In the final quarter of 2018, the price of crude oil plunged. The NYMEX crude oil market traded to its highest price in 2018 at $76.90 per barrel at the start of Q4 2018. By the end of December, the price had declined to 42.36, a drop of 44.9% over the three months.

We are now in the final quarter of 2019, and it is starting out a lot like last year. As Yogi Berra would have said, it seems like “déjà vu all over again.”

The stock market began to sink on October 1 and selling picked up steam on October 2. Crude oil was leaning towards its technical support level at just over $50 per barrel. Time will tell if the coming three months will be a repeat performance of last year, or if the market has something else in store for participants. One thing seems inevitable, we are going to see lots of price volatility across all asset classes in Q4, and crude oil is no exception.

On September 14, Iran’s fingerprints were all over the attack on Saudi production that took out 50% of Saudi output and 6% of the world’s supplies of petroleum, temporarily. There had been no retaliation for the attack as of the end of last week. Iran continues to be a factor that underpins the price of the energy commodity, and that is likely to continue.

Meanwhile, the levels of crack spreads for gasoline, and distillate products have been rising since early September. Rising crack spreads are no guaranty that the price of crude oil will follow their trends. However, they are a sign of demand for energy as product prices outperform the raw energy commodity. Valero Energy Corporation (VLO) is in the business of refining crude oil into products. The company’s earnings are a function of the level of crack spreads. When they move higher, profits tend to rise.

Crude oil falls to the bottom end of its trading range

With the legacy of the fourth quarter of 2018 facing the oil market, the price of the energy commodity has been dropping during the early days of October 2019.

Source: CQG

As the daily chart of November crude oil futures highlights, the priced traded to a low at $50.99 on Thursday, October 3. The low was just 51 cents above the August 7 low. Crude oil has dropped steadily since the September 16 high at $63.89 when the drone attack on Saudi production caused a price spike to the upside. At the end of September, Saudi output was back at capacity levels, according to Aramco.

The technical picture provides conflicting signals for the price of the energy commodity. The daily chart shows that price momentum and relative strength metrics have declined into oversold conditions. Daily historical volatility has returned to just under the 24% level at the end of last week. The metric moved to a high at over 75% in the aftermath of the attack. While the market looks ripe for a bounce, open interest has increased from 2.030 million to 2.132 contracts since September 25. Falling price when the number of open long and short positions rise is a technical validation of the current bearish price action.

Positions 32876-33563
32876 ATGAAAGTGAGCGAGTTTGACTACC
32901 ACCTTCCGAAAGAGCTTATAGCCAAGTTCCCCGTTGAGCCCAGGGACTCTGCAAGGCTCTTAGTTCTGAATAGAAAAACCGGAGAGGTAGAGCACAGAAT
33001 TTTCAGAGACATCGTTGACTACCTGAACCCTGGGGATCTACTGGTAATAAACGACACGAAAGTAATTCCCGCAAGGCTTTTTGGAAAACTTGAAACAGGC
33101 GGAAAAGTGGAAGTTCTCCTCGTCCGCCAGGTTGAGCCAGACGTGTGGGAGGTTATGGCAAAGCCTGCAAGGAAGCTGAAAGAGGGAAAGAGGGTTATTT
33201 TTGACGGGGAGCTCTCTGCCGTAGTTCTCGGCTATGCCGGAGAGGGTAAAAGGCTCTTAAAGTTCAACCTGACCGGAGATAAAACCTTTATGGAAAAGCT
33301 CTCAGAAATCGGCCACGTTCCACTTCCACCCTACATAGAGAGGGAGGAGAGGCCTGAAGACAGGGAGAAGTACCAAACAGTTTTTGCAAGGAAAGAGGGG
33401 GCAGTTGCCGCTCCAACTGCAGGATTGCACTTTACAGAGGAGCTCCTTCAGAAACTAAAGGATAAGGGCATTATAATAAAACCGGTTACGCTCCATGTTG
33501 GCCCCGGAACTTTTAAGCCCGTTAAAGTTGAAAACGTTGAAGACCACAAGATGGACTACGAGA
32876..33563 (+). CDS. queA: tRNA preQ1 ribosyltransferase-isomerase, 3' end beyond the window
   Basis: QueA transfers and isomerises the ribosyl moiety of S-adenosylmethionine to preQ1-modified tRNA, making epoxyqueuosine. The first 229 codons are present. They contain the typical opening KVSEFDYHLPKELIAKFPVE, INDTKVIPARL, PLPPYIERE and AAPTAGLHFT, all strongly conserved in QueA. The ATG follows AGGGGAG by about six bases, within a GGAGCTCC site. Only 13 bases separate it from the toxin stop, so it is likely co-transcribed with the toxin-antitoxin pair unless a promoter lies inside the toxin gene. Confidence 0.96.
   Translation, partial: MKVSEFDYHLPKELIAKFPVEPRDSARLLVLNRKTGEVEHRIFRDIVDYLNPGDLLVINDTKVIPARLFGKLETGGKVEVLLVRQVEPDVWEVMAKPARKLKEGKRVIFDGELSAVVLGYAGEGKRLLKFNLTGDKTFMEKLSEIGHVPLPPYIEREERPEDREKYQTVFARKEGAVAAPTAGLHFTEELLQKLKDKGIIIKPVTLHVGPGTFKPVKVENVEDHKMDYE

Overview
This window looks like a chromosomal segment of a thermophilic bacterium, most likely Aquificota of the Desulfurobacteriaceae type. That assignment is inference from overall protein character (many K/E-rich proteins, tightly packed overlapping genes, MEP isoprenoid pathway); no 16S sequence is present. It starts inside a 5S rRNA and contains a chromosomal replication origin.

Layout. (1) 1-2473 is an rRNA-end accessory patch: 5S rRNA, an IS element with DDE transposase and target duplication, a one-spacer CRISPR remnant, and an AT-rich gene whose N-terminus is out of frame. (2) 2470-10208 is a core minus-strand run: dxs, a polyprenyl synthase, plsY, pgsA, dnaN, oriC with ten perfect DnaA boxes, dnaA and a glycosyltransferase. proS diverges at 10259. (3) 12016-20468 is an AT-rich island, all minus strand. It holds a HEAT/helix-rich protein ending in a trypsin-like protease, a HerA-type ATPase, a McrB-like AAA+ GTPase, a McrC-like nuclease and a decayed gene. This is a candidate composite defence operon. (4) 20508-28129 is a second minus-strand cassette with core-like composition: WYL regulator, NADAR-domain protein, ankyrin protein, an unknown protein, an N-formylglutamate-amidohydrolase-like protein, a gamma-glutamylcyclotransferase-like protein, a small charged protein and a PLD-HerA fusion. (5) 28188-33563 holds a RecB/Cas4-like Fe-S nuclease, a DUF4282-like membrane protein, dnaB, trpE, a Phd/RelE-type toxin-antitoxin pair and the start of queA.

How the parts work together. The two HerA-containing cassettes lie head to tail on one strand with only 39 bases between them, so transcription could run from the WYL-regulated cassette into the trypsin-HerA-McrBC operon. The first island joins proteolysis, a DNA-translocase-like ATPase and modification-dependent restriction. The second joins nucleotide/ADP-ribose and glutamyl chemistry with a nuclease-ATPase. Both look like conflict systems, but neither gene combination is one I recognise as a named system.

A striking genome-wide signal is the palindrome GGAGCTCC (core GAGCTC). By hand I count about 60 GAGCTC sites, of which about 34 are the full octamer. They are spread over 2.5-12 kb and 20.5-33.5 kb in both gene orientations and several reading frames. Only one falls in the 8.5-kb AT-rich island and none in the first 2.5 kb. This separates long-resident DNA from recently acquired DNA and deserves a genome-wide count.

While the price of oil is trending to the downside, processing spreads have gone in the opposite direction.

Gasoline cracks rally during the offseason

We are now in the offseason for gasoline demand. The peak time of the year for gasoline is during the spring and summer seasons. Gasoline crack spreads provide a window into demand for the fuel. Since the beginning of September, the gasoline refining spread has bucked the trend in crude oil.

Source: CQG

The daily chart of the November gasoline crack spread shows that it moved from $6.97 on September 4 to a high at $13.64 per barrel last week. The spread was at over the $13 level on Friday, October 4. The spread is around the same level as last year at this time, with the price of crude oil around $20 per barrel low. However, the appreciation in the gasoline processing spread is a sign of a robust demand for gasoline. The fuel has outperformed the price of oil over the past month.

Distillate spreads move higher

Heating oil is a distillate fuel. The heating oil futures contract serves as a proxy for other distillates like diesel and jet fuels. Distillates display less seasonality than gasoline. The heating oil crack spread has also appreciated over the past month.

Source: CQG